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Trade Secret Misappropriation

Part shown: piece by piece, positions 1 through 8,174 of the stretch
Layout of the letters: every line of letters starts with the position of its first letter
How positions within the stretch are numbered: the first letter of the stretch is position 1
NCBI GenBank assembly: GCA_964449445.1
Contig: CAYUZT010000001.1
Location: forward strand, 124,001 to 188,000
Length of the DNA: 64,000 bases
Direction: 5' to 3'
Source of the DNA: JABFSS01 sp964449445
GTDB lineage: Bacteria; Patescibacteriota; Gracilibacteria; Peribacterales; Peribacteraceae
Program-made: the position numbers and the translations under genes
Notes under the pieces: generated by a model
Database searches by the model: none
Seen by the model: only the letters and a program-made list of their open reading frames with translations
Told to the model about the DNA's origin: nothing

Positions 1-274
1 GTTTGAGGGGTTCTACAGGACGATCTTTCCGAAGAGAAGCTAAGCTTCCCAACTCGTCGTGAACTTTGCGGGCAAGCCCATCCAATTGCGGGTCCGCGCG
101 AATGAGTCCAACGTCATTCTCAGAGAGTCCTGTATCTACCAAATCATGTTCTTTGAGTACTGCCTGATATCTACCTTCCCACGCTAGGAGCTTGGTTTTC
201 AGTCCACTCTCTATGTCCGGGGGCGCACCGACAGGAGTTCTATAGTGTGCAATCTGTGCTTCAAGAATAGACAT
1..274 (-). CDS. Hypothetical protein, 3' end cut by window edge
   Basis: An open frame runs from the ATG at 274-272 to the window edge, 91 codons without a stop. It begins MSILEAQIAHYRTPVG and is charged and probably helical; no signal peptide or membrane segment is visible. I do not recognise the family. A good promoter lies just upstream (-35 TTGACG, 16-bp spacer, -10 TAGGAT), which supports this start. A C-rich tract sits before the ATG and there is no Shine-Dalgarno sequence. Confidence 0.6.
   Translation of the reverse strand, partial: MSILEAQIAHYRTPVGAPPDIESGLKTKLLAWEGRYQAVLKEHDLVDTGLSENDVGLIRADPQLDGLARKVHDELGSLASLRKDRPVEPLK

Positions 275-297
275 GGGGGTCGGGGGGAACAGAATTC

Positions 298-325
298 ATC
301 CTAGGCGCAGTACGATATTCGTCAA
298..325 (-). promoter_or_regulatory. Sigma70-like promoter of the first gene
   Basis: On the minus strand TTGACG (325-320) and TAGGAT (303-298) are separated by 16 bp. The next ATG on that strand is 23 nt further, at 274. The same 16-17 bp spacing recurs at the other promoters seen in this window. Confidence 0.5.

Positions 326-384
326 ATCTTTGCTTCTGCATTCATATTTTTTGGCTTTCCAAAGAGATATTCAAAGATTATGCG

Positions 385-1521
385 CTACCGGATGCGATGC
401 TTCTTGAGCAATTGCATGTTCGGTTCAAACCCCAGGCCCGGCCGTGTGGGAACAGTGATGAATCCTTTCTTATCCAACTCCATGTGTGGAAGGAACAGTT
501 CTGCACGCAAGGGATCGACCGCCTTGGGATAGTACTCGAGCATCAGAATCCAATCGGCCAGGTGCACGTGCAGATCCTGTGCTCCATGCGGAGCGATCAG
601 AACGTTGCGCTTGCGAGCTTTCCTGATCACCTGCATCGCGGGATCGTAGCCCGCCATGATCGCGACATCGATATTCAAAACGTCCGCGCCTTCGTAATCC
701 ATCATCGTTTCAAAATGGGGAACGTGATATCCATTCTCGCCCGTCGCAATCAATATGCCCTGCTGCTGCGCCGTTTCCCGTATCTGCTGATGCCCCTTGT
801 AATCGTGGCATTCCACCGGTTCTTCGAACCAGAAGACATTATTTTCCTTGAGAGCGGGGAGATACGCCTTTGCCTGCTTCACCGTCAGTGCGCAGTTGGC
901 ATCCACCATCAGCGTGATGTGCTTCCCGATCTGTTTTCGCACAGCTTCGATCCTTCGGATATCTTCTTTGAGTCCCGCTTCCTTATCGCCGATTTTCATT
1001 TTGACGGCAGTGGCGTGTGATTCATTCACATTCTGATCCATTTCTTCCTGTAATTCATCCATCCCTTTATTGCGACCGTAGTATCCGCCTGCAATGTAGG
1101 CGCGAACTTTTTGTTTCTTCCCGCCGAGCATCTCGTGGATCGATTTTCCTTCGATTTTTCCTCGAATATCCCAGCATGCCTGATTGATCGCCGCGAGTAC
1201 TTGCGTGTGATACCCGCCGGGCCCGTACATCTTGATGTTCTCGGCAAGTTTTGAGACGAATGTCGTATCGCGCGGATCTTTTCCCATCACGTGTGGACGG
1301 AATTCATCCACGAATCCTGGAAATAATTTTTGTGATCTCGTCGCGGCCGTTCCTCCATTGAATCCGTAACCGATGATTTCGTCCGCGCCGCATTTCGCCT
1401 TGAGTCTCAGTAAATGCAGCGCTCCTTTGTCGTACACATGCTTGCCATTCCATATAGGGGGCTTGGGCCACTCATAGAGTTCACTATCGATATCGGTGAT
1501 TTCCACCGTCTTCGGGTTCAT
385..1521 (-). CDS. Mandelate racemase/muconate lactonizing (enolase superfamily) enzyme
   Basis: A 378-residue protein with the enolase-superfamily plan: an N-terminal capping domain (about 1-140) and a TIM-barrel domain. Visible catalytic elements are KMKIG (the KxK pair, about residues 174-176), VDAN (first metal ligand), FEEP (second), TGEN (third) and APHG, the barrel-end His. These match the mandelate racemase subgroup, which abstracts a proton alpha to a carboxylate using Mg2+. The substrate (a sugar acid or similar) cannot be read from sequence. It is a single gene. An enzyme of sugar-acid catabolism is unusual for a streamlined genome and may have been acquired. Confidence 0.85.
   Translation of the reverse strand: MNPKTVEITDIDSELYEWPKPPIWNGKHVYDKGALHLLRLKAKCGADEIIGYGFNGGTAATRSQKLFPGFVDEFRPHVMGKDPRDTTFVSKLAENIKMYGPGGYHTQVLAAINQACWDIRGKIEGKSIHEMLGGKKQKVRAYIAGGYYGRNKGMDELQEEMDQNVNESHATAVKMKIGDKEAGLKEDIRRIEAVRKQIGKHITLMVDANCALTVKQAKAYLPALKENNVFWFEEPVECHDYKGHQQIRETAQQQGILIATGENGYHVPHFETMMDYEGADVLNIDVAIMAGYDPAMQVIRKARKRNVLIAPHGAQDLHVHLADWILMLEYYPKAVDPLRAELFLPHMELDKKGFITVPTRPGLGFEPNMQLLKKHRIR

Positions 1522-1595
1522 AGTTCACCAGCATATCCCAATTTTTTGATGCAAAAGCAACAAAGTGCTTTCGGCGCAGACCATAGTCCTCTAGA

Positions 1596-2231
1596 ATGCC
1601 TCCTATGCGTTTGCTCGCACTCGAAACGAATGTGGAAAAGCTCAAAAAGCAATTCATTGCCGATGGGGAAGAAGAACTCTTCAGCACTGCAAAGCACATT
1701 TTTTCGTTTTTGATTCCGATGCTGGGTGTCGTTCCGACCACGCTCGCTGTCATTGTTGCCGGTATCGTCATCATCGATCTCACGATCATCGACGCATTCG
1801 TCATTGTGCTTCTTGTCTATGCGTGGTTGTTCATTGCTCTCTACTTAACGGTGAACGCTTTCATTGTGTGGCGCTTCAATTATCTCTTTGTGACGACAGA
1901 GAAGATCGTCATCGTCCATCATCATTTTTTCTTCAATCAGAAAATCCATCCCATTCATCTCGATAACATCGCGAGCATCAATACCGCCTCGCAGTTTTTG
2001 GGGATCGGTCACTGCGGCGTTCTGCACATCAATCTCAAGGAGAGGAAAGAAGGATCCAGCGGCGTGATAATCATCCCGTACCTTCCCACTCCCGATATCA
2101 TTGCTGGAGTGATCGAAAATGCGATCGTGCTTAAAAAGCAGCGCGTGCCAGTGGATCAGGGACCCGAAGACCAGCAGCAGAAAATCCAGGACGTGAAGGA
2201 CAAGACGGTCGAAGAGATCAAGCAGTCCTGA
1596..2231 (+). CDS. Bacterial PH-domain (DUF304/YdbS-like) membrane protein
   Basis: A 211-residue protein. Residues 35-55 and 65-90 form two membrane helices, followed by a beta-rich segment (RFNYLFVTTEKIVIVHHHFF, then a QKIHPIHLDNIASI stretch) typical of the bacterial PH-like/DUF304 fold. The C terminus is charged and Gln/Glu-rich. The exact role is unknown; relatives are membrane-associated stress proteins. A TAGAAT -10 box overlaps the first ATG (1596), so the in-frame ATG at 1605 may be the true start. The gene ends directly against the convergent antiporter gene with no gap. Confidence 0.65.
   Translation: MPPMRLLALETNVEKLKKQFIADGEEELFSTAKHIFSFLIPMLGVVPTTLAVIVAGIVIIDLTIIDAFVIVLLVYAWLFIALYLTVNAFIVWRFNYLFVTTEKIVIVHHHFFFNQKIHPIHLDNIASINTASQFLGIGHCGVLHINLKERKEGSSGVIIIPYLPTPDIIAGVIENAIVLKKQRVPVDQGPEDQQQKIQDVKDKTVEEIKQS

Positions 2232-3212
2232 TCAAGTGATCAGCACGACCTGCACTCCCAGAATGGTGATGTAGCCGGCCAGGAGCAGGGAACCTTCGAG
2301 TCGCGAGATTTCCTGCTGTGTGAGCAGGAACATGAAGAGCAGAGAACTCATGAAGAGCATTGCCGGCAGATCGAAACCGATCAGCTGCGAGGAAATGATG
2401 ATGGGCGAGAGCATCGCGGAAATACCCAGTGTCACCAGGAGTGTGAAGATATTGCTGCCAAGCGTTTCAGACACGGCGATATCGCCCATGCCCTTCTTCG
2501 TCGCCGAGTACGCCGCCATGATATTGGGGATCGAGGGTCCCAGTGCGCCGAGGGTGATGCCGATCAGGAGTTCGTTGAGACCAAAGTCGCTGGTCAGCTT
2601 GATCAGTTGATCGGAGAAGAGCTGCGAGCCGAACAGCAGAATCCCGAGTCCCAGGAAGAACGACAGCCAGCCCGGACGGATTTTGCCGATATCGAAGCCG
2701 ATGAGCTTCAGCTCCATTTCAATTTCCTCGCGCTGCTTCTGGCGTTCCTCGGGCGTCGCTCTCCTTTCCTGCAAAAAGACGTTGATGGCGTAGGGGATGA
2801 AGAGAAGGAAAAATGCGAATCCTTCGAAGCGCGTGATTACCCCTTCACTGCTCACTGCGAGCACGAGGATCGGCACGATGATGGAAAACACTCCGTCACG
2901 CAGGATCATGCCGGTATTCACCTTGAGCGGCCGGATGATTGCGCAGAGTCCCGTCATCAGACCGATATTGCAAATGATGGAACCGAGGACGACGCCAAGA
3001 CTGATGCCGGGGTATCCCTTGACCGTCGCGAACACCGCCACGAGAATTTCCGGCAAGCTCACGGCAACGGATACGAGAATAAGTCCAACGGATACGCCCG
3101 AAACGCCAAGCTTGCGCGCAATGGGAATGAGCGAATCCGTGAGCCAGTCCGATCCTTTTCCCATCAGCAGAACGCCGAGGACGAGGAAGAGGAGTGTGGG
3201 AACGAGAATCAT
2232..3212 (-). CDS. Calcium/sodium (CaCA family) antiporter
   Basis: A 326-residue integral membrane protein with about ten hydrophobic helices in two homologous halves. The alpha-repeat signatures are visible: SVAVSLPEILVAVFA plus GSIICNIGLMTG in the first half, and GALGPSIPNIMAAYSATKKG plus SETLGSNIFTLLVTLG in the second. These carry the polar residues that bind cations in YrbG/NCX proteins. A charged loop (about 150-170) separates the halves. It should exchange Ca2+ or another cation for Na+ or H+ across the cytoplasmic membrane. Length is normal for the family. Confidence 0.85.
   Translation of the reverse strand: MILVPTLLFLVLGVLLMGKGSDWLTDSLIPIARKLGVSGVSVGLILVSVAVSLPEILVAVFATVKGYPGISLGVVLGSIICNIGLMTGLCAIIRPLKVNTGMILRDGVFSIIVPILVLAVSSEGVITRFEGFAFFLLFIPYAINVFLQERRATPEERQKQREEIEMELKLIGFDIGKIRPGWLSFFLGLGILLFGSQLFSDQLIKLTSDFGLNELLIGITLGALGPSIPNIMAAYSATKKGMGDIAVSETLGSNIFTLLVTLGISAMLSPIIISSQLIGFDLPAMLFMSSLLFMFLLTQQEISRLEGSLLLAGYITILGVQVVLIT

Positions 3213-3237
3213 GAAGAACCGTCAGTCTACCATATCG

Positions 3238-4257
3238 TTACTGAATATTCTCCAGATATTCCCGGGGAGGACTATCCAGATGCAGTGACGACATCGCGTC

In trade secret litigation it is a little known fact that a company can recover damages for trade secret misappropriation even if the party who took the trade secrets didn't profit from them. A defendant's lack of profits does not preclude the defendant's obligation to pay for what it misappropriated. University Computing Company v. Lykes-Youngstown Corporation, 504 F.2d 518, 536 (5th Cir. 1974). Trade secret misappropriate/theft damages can include, a plaintiff's lost profits, a reasonable royalty, costs of research and development and/or the fair market value of the misappropriated trade secret. University Computing Company v. Lykes-Youngstown Corporation, 504 F.2d 518, 536, 540 (5th Cir. 1974); Elcor Chem. Corp. v. Agri-Sul, Inc., 494 S.W.2d 204, 214 (Tex. App. - Dallas 1973, writ ref'd n.r.e.); Precision Plating & Metal Finishing Inc. v. Martin Marietta Corp., 435 F.2d 1262 (5th Cir. 1970), cert. denied, 405 U.S. 948 (1972). Another remedy that a trade secret misappropriation attorney may pursue is injunctive relief - an order from the court which prohibits some action/preserves the status quo. Injunctive relief can include but is not limited to, ordering a party to stop using the trade secrets, stopping work on a product or service that incorporates the trade secrets and/or ordering the party to preserve the confidential nature of the trade secrets, among others. Depending on how the injunctive relief is worded could severely impact a defendant's business if that defendant is found to have misappropriated a party's trade secrets. Trade secret cases require a "flexible and imaginative approach to the problem of damages . . ." University Computing Company v. Lykes-Youngstown Corporation, 504 F.2d 518 (5th Cir. 1974). There are many avenues and remedies that a court could order upon a finding that a defendant has misappropriated a party's trade secrets.

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